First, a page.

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Why Kenya’s System is Crumbling Down so fast!

It is business as usual again!

Comparing Kenya and Rwanda, the latter has just come out from a troubled past while the former has had history of long unreconciled past. When President Paul Kagame took power after the unfortunate genocide of 1994, the first thing he did was to give reconciliation priority. Rwandese government, under Kagame, has managed its differences and has sought realistic mechanism of restoring justice through the Gacaca traditional courts. Such are open courts where communities shall own the process of administration of justice along side the formal court system.

The Republic of Kenya, during President Jomo’s administration, African courts had already been abolished by the colonial regime and the whole traditional justice system was moved to administrators such as paramount chiefs to deal with disputes. In 1967, the judicial system did away with most of the trends of African customary law including the African courts also known as Kangaroo courts. This move did not do well to the restorative justice system in Kenya and brought about the beginning of the end of restorative justice.

Restorative justice involves truth telling, justice, and reconciliation mechanisms. The new constitution of 2010 does not highlight African customary law but heeds the traditional dispute resolution system that are reconciliatory, mediatory and peaceful. However, still, there are no such things as African courts under the statutory law in Kenya. People and their communities are on their own to deal with restorative justice. Formal courts make reference to statutes and the constitution in matters related to civil and criminal justice. The leading application of retributive justice in criminal procedure has nothing to do with restorative justice. It is all adversarial in kind and common law is given the upper stage in the administration of justice.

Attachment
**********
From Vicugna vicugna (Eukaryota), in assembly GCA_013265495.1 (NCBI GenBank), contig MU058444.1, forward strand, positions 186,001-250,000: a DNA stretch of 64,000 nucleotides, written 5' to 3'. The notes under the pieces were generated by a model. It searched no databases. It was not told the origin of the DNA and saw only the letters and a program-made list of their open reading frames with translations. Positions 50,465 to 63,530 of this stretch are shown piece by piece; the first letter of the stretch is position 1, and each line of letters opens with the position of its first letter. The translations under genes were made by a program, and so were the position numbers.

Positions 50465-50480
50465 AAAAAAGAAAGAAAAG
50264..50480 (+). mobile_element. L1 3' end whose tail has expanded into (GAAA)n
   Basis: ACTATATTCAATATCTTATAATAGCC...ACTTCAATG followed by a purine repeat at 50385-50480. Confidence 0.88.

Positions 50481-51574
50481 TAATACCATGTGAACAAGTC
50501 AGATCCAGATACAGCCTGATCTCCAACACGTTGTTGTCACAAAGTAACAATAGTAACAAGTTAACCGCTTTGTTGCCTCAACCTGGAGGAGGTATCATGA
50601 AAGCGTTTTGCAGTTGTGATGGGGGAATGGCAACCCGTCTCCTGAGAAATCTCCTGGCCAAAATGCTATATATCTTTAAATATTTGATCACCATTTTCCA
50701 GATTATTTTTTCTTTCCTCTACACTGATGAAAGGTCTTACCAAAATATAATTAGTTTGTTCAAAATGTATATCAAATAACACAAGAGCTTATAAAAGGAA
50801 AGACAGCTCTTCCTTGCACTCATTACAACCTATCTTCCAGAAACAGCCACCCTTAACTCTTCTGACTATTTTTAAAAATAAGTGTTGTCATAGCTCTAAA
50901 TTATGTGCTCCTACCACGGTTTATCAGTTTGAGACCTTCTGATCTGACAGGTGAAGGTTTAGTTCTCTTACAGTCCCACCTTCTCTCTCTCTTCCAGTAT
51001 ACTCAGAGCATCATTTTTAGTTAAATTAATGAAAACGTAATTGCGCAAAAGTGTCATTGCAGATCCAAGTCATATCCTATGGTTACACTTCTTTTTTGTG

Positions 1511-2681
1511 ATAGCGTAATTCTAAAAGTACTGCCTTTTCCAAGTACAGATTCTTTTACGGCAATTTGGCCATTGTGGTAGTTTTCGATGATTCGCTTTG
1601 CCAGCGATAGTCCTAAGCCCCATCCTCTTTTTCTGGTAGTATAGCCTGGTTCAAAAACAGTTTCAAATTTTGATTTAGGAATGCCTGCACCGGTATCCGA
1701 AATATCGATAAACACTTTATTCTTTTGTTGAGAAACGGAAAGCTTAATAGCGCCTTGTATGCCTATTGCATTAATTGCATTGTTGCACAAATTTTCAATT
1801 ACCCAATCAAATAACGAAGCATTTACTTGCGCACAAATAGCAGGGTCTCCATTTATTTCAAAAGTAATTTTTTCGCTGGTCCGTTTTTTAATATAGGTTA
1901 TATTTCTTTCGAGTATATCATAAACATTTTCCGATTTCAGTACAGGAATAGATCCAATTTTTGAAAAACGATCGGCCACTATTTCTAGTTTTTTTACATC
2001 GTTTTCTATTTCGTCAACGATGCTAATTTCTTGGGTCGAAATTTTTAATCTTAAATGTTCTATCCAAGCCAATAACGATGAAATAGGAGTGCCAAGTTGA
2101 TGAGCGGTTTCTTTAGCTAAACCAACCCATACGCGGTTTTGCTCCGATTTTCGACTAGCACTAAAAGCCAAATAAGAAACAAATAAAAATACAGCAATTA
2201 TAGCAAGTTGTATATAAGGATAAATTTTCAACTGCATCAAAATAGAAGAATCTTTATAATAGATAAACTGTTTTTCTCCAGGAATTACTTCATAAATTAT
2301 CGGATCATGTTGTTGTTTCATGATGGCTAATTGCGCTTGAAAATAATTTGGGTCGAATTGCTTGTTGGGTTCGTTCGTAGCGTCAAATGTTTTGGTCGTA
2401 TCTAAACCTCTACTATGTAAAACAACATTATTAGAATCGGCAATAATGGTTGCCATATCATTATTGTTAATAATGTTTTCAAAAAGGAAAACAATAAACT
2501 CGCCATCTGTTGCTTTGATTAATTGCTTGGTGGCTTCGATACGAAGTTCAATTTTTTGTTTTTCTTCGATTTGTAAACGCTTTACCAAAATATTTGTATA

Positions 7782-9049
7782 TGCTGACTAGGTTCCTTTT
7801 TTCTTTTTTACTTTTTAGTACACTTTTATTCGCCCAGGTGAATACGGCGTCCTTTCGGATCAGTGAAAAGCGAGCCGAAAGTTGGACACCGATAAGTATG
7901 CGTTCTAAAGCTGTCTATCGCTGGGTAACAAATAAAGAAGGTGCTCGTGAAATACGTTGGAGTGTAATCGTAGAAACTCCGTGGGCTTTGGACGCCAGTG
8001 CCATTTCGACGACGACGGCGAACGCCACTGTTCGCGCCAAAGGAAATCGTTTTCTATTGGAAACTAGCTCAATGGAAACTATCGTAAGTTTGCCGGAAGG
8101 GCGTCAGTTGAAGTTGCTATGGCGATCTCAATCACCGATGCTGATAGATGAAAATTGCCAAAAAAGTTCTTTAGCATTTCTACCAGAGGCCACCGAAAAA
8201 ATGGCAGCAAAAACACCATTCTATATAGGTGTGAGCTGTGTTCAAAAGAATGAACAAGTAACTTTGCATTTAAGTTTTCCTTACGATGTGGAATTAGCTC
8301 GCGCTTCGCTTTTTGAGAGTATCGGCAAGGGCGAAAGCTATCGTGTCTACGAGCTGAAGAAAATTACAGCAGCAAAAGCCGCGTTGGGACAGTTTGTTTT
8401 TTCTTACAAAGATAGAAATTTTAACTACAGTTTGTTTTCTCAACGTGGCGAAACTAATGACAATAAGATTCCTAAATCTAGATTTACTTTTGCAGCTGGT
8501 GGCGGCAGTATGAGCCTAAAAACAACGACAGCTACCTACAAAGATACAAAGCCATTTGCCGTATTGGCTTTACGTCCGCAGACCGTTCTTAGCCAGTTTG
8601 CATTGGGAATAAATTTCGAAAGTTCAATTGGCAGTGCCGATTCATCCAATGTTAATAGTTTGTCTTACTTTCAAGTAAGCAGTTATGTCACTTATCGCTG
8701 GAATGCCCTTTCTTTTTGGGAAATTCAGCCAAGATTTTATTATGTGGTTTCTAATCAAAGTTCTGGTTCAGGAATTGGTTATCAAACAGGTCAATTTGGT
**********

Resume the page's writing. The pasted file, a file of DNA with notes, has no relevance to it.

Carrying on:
The question of truth telling has become a big problem. Adversarial system is not meant for truth telling but legal skills, technicality, procedure and expediency. Judges presiding over cases have no legal framework other than Art. 3 of the Judicature Act of 1967 providing that African customary law shall be used by the High Court as a guiding principle in cases in which either one party or both are affected by such law, and in civil matters only. Such restrictive law has weakened the development of restorative justice in Kenya to an extent of nullity.

The is risks are high. Kenyan people are disconnected with history of their legal culture. There is no possibility of reconciling individuals and communities using common law court system. For instance, the historical injustices remain with the people for ever. It is in this framework Kenyans live as divided people. No Kenyan is willing to face the truth and tell it in public plathora. They prefer gossiping among their close friends mostly from their ethnic groups. There is no reconciliation that can take place in such trend.

The Truth, Justice and Reconciliation Commission was engaged to come up with a comprehensive report that would be implemented by the government. The report had been doctored but even the remaining parts have never been implemented. There is no political good will to do so till today. The reason of such reluctance is not within the coverage of this blog story but subject for further debates.